An advertisement in 1933 reads: “Redbreast Liqueur Whiskey at your service. You could not wish for a stauncher truer friend. Always ready to help. Refreshing you through the sultry, thirst making, days of summer, shielding you from the piercing winds and driving rains of winter, and in every season proving itself a most welcome and peace-bringing nightcap.” They don't make advertising like they used to.
In the mid 1960s, Redbreast was being bottled annually in batches of approximately 4,000 gallons (18,000 litres) to satisfy a steady demand for the brand. Minor changes to the bottle occurred throughout the 1960s including, from 1964, an age statement appeared on the foil cap seal. The familiar Redbreast white label with red writing remained largely unchanged until at least 1972.
In 1970, Irish Distillers Ltd. (IDL) decided to phase out the sales of bulk whiskey ‘by the cask’ to the wholesalers and retailers (bonders) who bottled it themselves. Increasing export demand, and plans to increase its portfolio of brands, necessitated the retention of as much mature whiskey as possible. Gilbeys however, managed to persuade IDL to continue supplying them pure pot still whiskey for Redbreast until the closure of Bow Street Distillery in the summer of 1971.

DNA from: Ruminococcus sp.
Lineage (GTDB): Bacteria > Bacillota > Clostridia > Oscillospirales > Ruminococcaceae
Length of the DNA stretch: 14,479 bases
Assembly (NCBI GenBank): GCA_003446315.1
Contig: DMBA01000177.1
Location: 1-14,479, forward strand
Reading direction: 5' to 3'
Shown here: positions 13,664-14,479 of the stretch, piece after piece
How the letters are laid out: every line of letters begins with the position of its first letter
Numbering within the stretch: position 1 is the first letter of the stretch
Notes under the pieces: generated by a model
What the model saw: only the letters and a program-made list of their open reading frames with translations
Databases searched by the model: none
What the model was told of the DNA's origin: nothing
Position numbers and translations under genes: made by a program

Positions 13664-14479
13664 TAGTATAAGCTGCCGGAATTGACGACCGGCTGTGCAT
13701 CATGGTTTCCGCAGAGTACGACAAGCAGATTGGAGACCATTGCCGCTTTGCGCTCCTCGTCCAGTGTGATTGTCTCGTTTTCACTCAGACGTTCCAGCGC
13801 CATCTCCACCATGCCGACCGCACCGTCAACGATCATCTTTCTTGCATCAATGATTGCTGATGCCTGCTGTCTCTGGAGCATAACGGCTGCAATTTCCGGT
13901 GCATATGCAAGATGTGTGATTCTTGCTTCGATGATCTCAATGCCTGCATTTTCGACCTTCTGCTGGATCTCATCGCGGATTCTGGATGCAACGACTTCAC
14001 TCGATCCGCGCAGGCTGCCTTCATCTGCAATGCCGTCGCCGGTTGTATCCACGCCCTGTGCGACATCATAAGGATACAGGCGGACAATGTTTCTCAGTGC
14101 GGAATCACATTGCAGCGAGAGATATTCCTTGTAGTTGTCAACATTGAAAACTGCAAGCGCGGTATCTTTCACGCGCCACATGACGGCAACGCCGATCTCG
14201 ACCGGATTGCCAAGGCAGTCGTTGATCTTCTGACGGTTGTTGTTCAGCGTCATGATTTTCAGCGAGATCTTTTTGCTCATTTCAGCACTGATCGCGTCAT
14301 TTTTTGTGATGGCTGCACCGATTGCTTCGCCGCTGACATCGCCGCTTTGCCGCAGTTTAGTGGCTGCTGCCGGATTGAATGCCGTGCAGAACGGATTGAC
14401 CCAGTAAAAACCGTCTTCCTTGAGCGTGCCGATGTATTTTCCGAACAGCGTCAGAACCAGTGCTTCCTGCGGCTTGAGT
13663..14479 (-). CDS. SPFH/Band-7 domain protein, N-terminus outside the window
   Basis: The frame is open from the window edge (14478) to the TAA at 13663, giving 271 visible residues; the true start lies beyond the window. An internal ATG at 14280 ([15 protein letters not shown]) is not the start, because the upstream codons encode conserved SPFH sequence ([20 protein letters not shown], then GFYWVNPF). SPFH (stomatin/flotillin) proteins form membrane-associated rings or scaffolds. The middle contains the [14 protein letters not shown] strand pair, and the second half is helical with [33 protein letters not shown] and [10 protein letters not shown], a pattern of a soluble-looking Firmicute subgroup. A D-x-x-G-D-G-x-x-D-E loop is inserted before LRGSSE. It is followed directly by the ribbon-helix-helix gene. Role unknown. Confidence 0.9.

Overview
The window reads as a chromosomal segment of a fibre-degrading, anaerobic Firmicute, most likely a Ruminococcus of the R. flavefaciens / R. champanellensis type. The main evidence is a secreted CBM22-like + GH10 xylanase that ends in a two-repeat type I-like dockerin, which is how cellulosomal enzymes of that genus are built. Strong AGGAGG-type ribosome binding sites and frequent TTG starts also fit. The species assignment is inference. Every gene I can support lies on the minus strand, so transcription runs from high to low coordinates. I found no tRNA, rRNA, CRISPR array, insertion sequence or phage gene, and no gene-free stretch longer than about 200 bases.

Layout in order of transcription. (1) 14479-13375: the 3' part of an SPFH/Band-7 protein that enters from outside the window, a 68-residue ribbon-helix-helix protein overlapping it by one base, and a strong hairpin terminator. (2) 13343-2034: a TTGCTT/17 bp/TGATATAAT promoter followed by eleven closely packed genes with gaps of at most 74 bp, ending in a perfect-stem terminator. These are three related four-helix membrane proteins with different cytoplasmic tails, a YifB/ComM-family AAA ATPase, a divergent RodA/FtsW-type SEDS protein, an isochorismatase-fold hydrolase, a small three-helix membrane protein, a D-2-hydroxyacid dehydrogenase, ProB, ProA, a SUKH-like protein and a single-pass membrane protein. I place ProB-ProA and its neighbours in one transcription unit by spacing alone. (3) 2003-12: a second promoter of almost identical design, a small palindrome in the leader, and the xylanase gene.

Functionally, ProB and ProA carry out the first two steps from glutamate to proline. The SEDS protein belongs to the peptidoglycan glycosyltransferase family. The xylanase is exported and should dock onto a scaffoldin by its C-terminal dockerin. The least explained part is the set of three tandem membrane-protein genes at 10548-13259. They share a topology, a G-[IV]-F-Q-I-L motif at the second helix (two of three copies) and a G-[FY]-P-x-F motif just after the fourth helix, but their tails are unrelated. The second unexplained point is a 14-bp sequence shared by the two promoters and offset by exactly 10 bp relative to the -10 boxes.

Over the life of the brand, the label has gone through various iterations. By 1978, the label had changed to a pale matt brown colour with a large stylised No.12 in white overprinted on which was the Redbreast name. In late 1980 the glossy label was ochre in colour with a smaller 12 in the background. Throughout the years however, other than the brand’s ill-fated dalliance with a blended version, the distinctive dumpy, rum bottle shape has been a constant.